Another alternative is for us to hope in a person. A few weeks ago many folks were hoping for the election of one candidate or the other. Some had their hopes realized, others dashed. In four more years, the same thing will happen again. Hope that rides on the waves like that doesn’t sustain us. It is a fickle friend that may lift our spirits, but may just as likely crush them into dust. Besides, people fail us. My guess is that you’ve been failed by a person. If you haven’t, just wait. It’ll come.
So then, what else can we do? How do we grab hold of a hope that will actually help us? In order for hope to be more helpful, it has to have more substance to it. In ancient Hebrew, there were two words that conveyed a sense of hope. Both of them appear in this passage. One, yakhal, conveyed a sense of waiting. Where you see the phrase “wait on the Lord,” you are seeing the word yakhal. The other word, qavah, also means to wait, but is related to the word for “cord,” and conveys a sense of tension like what you might put on a cord when you pull on the ends. In Psalm 130 here we also see qavah translated as “hope.”
The ancient Israelites were a people of hope. We see that in these words they would sing as they wound their way up the hillsides toward the temple in Jerusalem for worship. But their hope was not rooted in their circumstances. It was never merely wishful thinking–they had been beaten down far too many times for them to think they could rely on that. And they never placed it in a person. Instead, they centered their hope in something entirely more substantial than that: the character of God.
God is faithful. That’s a fundamental part of who He is. This faithfulness is something He had demonstrated to the people time and time again. Where kings and princes had failed them, God came through. He kept His promises. Always. He had shown Himself committed to their good no matter what their circumstances were like. They had learned they could trust in Him. And, when He promised them a future better than the present they were enduring, they knew beyond a shadow of doubt He would fulfill that promise. Oh, they may not live to see that fulfillment themselves, but it was a promise their future generations would enjoy. That was enough for them to keep going. The hard work of persevering they did then would pay off in spades for their children and their children and their children after them. So, they committed themselves to living in that direction regardless of the obstacles that rose to block their path along the way.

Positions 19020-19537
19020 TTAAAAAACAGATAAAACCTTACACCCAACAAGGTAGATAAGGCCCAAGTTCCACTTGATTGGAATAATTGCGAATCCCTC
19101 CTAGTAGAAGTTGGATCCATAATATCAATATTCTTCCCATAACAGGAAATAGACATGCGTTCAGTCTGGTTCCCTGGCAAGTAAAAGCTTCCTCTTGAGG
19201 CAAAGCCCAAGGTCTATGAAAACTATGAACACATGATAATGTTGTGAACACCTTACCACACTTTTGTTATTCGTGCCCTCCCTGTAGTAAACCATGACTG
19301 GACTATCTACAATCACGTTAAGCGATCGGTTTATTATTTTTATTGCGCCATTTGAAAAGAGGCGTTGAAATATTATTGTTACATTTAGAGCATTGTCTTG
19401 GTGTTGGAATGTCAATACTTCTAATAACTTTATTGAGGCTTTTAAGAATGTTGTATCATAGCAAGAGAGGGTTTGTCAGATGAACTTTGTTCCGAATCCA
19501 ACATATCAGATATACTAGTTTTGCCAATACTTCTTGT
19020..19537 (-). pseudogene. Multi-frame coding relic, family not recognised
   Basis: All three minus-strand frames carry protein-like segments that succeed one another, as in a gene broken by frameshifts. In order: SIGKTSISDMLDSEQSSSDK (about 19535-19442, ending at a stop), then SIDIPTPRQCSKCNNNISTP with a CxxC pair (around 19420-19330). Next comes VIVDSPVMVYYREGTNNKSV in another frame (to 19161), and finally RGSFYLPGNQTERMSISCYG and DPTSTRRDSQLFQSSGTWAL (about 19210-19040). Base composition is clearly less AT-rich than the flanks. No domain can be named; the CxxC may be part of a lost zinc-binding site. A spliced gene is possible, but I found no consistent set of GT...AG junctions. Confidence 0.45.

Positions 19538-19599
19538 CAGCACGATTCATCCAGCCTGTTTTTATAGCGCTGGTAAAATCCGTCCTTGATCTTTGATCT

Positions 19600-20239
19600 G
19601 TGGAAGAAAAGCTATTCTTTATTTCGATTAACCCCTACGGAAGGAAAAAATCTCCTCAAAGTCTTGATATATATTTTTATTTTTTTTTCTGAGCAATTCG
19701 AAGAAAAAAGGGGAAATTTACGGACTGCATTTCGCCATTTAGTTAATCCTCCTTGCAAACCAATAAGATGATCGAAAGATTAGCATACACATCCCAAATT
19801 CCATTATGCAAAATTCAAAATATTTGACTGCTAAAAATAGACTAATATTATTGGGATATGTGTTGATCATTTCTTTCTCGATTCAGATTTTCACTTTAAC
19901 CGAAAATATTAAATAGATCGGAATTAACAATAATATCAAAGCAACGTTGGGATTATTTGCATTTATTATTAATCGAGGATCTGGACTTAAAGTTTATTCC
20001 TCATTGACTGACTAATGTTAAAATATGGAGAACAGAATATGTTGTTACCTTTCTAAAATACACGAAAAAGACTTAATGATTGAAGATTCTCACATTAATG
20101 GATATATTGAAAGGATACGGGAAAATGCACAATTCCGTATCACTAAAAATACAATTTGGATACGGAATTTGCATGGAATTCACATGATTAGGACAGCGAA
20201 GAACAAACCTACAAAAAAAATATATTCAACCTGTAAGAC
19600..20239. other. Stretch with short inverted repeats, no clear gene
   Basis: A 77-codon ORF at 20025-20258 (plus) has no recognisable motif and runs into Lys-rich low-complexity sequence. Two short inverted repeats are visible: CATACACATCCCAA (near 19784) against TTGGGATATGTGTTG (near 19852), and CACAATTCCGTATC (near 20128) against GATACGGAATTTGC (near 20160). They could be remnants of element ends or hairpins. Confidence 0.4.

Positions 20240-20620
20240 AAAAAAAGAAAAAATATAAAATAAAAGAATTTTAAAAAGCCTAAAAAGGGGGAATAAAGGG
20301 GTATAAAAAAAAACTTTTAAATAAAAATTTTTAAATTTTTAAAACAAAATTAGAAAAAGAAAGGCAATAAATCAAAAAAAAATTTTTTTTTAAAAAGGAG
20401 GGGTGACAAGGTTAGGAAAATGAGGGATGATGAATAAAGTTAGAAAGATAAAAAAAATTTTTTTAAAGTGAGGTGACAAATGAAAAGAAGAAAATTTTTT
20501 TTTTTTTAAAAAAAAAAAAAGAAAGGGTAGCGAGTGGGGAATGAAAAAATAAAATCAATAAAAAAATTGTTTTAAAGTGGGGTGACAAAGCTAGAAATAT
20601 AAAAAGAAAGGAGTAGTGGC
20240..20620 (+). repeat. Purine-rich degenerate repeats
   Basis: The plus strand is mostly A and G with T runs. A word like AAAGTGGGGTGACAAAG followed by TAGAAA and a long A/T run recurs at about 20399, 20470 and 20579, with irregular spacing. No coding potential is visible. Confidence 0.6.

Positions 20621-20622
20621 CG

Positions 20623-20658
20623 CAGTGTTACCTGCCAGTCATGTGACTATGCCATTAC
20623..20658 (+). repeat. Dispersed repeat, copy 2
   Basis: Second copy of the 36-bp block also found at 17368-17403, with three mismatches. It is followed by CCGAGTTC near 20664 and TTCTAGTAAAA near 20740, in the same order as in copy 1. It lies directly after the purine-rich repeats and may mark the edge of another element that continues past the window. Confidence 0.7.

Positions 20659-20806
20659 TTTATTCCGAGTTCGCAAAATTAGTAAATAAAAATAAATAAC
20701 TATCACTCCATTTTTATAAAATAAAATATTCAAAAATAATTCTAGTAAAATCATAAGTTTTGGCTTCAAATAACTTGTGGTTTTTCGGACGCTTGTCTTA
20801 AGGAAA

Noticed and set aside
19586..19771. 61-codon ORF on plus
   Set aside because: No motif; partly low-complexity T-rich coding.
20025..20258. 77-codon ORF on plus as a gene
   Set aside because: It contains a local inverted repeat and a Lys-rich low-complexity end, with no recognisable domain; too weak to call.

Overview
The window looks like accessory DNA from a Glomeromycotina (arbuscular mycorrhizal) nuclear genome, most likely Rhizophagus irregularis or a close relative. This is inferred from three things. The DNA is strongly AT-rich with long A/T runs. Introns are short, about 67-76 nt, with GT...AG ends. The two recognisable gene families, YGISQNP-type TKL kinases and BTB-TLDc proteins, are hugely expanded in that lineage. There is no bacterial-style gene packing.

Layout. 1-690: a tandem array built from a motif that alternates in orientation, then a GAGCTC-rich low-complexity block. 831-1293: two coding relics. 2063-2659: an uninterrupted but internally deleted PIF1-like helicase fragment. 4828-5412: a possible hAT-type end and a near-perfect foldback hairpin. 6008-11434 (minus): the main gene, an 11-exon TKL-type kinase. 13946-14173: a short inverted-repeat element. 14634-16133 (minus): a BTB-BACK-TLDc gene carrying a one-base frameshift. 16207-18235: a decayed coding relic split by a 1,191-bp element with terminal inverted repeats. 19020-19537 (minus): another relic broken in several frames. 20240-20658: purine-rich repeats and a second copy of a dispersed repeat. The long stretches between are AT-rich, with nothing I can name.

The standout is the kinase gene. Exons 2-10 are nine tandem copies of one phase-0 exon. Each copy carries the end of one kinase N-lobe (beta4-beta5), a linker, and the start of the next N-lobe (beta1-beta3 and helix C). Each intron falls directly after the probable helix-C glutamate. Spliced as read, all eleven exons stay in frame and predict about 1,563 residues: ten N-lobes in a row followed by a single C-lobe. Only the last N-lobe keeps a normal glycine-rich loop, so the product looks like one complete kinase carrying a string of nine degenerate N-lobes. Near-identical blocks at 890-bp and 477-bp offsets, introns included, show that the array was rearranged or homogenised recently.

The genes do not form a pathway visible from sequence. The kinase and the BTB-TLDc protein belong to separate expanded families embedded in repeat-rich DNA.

This is the kind of hope which can sustain us regardless of the shape our present circumstances may take. What we are hoping in is the character of the God who won’t change. He is faithful and just and loving and righteous and good. He keeps His promises. Always. And while for Israel He had promised a coming Messiah and redeemer, for us, we have the promise of the return of the King who will restore all things to their intended splendor.
As you move forward in this season of Advent, then, may you have hope. Real hope. Not wishful thinking or improperly placed positive belief, but a commitment to live in the direction of a restored heaven and earth where love is the law and justice flows like waters, where all things have been made new, and death and disease are gone forever regardless of how things appear here and now. May you trust in the character of the God who is good, who loves you perfectly, and who sent His Son so that you might have life that stretches long beyond anything you might know here and now.
Come back tomorrow, and we’ll dig a bit deeper into this hope that works where others fail.